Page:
The meeting in the Culture House next to the neo-Baroque church on the hill in Slovenska Bistrica, a picturesque small market town in Slovenian Styria, bore all the marks of novelty and improvisation that I had come to expect from Yugoslavia’s first multiparty election campaign since 1946. Although the hall was almost full, men still hammered on the stage as they labored to erect a make-shift flagpole, while others were pinning large letters to the orange drop curtain at the back. These in due course spelled out the names of the six parties that had come in the northern republic of Slovenia to form the opposition coalition known as DEMOS—a name whose Greek denotation held great appeal for the intellectuals who had thought it up, while forming a neat acronym for “Democratic United Opposition of Slovenia,” an otherwise unpronounceable mouthful for the average voter. The meeting had been called to present DEMOS’s slate of candidates for the elections on April 8, and for their presidential candidate, Joze Pucnik, to make a major policy speech.
The voters crowding into the hall on this occasion were Slovenska Bistrica’s farmers and artisans. If the town had been on the other side of the Alps, one of my companions informed me, in Austria, Bavaria, or Italy, its houses would have been gaily painted, its shops bursting with consumer goods, its cafés ringing with Tyrolean accordion music, its market square filled with busloads of tourists coming to empty their purses. As it was, we had driven here through the dusty, deserted streets familiar to any visitor to Eastern Europe, where the lackluster shops and cafés were tightly shuttered, and the only place to buy a drink was the shabby socialist hotel in the town center. Slovenia, with a population of about 1.5 million people, is not large and its mainly Roman Catholic citizens know they have the highest per capita incomes in all of Yugoslavia. Yet they also know they are getting poorer because of the badly managed Yugoslav economy.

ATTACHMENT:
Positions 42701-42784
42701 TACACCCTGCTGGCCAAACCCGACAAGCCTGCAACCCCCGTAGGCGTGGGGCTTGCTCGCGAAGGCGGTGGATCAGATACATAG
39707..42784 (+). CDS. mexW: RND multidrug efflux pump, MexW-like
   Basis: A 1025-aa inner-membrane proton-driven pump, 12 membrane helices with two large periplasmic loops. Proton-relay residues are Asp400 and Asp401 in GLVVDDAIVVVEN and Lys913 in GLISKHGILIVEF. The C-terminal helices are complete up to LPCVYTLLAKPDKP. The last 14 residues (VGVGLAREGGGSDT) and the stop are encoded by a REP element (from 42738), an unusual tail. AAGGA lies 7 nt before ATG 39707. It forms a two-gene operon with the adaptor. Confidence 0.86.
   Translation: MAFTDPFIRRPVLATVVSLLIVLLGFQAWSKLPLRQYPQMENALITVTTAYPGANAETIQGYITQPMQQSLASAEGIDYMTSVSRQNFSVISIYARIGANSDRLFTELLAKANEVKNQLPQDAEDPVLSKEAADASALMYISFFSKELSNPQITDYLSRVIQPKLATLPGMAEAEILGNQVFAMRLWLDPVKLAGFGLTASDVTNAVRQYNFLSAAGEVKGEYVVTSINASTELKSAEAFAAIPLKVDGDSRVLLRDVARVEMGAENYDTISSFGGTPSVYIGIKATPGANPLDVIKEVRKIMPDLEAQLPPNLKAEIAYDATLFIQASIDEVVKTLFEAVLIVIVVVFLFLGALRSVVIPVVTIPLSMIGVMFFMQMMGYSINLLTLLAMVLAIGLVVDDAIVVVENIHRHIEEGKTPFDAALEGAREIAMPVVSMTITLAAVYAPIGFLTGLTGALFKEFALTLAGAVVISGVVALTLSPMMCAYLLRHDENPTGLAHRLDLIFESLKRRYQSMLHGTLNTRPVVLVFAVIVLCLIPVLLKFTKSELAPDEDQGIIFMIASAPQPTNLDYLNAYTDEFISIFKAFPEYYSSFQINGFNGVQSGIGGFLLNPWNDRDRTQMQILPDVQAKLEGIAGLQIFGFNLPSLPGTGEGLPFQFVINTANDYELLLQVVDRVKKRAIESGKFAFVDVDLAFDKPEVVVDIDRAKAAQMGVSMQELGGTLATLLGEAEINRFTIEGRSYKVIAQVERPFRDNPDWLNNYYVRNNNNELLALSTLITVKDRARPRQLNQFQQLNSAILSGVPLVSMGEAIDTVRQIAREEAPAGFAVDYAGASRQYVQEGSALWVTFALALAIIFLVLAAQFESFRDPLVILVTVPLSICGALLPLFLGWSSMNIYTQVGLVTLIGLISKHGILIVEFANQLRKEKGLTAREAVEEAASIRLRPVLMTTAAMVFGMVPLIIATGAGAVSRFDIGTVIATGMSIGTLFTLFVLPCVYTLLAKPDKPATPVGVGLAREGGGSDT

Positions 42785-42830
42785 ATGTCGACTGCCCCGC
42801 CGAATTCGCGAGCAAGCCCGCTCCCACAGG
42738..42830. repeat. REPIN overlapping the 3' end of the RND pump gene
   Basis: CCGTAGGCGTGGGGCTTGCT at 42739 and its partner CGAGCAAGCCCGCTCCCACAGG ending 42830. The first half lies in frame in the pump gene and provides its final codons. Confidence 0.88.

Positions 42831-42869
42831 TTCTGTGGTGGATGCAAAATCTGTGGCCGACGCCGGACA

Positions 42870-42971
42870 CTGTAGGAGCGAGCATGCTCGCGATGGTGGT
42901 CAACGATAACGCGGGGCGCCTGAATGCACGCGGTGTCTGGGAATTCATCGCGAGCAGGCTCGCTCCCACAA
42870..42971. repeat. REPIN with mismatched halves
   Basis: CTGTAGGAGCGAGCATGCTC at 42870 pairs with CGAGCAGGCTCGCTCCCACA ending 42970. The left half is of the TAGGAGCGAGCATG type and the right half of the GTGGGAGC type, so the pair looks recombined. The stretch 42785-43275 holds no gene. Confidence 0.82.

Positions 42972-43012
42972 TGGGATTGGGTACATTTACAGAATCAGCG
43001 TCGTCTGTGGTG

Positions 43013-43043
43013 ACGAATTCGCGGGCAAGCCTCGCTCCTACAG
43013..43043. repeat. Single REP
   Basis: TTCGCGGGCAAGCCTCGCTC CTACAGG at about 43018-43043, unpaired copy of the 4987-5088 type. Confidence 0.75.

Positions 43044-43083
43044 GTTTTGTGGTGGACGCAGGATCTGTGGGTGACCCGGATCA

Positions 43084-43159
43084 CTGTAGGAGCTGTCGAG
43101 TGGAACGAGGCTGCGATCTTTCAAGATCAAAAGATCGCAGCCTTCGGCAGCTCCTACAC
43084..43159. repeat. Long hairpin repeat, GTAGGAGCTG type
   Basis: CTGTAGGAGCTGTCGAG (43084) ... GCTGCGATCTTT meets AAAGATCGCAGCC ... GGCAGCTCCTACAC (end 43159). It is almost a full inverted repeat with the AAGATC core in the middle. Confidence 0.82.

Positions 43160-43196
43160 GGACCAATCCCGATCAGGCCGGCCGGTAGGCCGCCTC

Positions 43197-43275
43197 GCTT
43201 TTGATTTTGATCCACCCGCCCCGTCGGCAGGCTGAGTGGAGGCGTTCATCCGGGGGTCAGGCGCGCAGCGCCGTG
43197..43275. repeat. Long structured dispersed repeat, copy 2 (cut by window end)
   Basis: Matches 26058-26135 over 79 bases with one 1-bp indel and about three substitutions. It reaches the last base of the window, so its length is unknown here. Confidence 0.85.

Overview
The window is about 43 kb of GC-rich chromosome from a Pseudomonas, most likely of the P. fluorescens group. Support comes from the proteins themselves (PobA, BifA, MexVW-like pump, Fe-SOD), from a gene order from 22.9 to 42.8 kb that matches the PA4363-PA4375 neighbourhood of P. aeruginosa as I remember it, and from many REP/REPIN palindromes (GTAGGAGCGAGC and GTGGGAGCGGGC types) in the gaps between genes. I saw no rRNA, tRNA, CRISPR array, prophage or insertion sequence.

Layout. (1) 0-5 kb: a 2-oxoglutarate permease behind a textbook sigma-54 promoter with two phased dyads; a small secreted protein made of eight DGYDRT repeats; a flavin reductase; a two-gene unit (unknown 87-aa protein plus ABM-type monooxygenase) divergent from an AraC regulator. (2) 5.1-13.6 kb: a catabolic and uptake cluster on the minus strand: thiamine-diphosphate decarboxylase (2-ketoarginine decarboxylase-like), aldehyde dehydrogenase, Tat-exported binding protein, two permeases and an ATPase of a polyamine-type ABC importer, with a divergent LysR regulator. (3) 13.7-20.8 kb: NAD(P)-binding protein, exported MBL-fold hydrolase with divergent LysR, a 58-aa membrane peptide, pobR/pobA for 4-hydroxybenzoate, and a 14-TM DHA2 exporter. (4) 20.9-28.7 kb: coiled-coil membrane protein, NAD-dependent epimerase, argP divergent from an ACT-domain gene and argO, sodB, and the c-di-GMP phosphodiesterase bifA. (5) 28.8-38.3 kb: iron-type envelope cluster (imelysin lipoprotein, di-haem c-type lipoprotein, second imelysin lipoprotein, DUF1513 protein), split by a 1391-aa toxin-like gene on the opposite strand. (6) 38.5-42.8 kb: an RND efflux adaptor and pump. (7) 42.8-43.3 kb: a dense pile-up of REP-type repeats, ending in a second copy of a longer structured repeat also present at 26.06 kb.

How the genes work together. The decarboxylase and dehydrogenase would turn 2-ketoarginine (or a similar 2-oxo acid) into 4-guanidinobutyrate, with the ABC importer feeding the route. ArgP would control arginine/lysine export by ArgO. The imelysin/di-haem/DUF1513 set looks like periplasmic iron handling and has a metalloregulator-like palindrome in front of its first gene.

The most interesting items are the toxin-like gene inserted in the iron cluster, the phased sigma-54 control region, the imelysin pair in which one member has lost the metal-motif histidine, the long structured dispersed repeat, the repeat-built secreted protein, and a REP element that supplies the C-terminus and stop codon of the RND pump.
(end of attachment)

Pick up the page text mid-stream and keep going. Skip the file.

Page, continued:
By the end of last year Yugoslavia’s inflation rate had risen to a disastrous 1,500 percent, and its standard of living, after deteriorating steadily at a rate of 10 percent per year over the past two years, had fallen back to where it was in the 1960s. The Slovenes are particularly incensed, because with only 8 percent of Yugoslavia’s population, they produce nearly 20 percent of the gross national product, and are responsible for 25 percent of exports to countries that pay in hard currency. Worst of all, for them, is the fact that all their earnings are funneled through Belgrade, which deducts enormous sums for subsidizing the backward south through the Fund for Underdeveloped Regions. In good times the Slovenes were more ready to shoulder this burden (which they estimate consumes 20 percent of their income), but now, facing a serious problem of the emigration of skilled workers to the West and with their own infrastructure breaking down, they insist that enough…
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